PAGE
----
In very hot temperatures, prolonged use of an electric car’s air conditioner can be an added drain on charging cycles.The same goes for when it’s cold out and you crank the heat for long periods.
The minimum warranty for every electric car battery sold in the United States is eight years or 100,000 miles.
Some auto manufactures even go beyond that. For instance, Kia gives its battery packs a 10 year/100,000 mile warranty, and Hyundai offers lifetime coverage.
Automakers BMW, Chevrolet, Nissan, and Volkswagen offer customers a promise to replace their EV’s battery unit should it fail during their ownership of the car.
Early research indicates that the lithium-ion battery packs that operate in states with frequent high temperatures tend to lose their overall capacity quicker than those in more temperate regions.
Fastest Charging Electric Vehicles in 2021
New battery technology emerges with each passing model year that aims to improve common EV charging problems, such as battery degradation, battery performance, and energy storage. So what are the fastest-charging electric vehicles for 2021?
Battery capacity: 79.2 kWh
Approximate home charging time for full battery: 12 hours
MPG/MPGe: 79 city/80 highway
Manufacturer’s suggested retail price (MSRP): $79,900
The 2021 Porsche Taycan is an all-electric four-door luxury sports car that currently boasts some of the fastest charging times on the EV market.
At a Level 1 charging station, the Porsche Taycan can achieve a full battery charge in 24 hours.
At a Level 2 charging station, the car’s battery is fully charged in 9.5 to 10.5 hours.
Unfortunately, the car’s high price point makes it an impractical choice for most drivers.
Tesla Model 3
Battery capacity: 75 kWh
Approximate home charging time for full battery: 8 hours
MPG/MPGe: 150 city/133 highway
The Tesla Model 3 is suited for both commuters and small families, thanks to its reasonable MSRP and comfortable interior. The car also features an optional all-wheel drive package for improved traction, something that remains rare in the electric car market.
At a Level 1 charging station, the Tesla Model 3 reaches a full charge in about 35 hours.
At a Level 2 charging station, the Tesla Model 3 battery car reaches a full charge in 7.5 hours.
Tesla Model S
Battery capacity: 60 kWh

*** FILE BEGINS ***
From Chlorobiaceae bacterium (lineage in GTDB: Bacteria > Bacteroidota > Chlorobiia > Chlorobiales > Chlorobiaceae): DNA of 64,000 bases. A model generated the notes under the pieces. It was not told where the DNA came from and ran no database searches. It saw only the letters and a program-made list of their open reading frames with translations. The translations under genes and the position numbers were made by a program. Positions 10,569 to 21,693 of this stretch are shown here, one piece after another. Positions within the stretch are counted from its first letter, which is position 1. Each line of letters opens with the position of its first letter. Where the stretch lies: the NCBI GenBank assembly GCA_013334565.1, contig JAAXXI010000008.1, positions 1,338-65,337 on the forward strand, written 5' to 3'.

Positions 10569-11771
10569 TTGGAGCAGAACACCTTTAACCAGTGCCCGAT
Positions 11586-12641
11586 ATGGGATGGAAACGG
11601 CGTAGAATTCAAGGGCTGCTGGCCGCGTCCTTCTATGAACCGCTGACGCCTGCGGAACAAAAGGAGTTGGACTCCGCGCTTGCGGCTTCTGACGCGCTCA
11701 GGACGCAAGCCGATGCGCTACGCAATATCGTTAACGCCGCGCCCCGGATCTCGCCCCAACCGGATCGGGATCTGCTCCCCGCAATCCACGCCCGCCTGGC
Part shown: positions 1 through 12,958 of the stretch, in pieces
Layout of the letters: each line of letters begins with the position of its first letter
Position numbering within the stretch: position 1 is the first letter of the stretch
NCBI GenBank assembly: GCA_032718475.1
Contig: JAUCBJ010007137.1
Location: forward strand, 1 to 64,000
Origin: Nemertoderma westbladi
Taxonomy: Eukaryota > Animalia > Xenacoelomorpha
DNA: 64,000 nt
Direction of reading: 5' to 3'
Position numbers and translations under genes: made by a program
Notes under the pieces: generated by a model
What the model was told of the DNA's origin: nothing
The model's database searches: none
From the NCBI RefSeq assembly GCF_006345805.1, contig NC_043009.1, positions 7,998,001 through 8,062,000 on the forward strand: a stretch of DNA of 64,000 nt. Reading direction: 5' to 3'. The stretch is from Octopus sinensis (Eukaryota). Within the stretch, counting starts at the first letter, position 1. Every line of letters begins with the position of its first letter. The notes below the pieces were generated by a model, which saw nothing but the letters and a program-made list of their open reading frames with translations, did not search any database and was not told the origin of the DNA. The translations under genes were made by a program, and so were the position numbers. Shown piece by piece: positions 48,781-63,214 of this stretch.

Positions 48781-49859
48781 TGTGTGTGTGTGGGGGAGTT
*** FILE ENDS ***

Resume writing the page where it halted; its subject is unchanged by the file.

Approximate home charging time for full battery: 10 hours
MPG/MPGe: 117 combined city/highway
While expensive compared to more practical EVs on the market, the Tesla Model S offers a Level 2 (240 V) charging time of approximately 23 hours, although its Level 1 charging time of four days is considerably slower.
Although it offers seating for just four passengers, the Tesla Model S offers an in-car video gaming system that may appeal to families with young children.
Battery capacity: 40 kWh
Approximate home charging time for full battery: 8 hours
MPG/MPGe: 123 city/99 highway
The Nissan Leaf‘s 40 kWh battery is small compared to most of the competition. The silver lining of its small battery size is its impressive affordability.
The 2021 Nissan Leaf’s Level 1 charging time is 20 hours, while its Level 2 charging time is between 4 and 8 hours.
Nissan’s popular EV hatchback offers impressive cargo room with the rear seats folded, which makes it one of the most functional all-electric vehicles currently on the market.
So, how long does it take to charge an electric car? The charging time of electric vehicles ranges considerably based on battery size and type of charge. Before choosing an electric vehicle and home charger, consult an electrician to see what level charging station would be most effective or your home and budget.
With a little experience, EV owners tend to recognize their electric vehicle‘s battery and charging tendencies and develop a routine to maximize battery performance.
Take some time to survey the availability of public charging stations near your home or place of work or other locations that you frequent so you can get a better idea of what’s available within the driving areas you go to most often.